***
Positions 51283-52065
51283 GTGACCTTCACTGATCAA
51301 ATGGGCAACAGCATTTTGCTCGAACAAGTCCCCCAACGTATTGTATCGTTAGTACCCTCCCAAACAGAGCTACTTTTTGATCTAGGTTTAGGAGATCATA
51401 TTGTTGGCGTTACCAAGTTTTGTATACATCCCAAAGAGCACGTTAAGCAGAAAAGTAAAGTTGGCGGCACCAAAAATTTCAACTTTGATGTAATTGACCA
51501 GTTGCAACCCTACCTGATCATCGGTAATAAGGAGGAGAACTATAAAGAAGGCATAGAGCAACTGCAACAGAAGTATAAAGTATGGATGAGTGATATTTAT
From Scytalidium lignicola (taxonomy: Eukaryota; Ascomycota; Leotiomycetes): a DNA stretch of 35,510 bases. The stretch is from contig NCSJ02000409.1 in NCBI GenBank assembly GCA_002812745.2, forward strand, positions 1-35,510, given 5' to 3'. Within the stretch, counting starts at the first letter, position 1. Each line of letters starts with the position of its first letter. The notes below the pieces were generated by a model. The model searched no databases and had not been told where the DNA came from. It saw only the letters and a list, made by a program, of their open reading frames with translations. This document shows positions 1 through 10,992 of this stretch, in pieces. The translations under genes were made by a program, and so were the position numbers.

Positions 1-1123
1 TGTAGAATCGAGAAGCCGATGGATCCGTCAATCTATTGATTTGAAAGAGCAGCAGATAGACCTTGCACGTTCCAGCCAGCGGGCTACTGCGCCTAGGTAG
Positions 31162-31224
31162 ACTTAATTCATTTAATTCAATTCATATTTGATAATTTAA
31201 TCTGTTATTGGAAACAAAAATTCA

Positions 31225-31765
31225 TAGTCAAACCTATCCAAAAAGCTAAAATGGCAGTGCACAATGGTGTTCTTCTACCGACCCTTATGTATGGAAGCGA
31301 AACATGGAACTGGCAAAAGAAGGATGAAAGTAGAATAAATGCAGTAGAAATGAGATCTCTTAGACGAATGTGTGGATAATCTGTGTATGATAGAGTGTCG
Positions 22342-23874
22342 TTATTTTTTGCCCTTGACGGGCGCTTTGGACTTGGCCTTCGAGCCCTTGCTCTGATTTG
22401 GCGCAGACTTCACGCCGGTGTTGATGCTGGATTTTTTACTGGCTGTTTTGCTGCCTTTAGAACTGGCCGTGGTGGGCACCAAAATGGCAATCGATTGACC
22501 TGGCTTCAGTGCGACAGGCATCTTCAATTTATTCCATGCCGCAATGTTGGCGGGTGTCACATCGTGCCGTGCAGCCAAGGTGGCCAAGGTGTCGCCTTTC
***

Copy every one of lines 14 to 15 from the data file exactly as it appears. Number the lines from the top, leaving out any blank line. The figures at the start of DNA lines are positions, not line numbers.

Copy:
31301 AACATGGAACTGGCAAAAGAAGGATGAAAGTAGAATAAATGCAGTAGAAATGAGATCTCTTAGACGAATGTGTGGATAATCTGTGTATGATAGAGTGTCG
Positions 22342-23874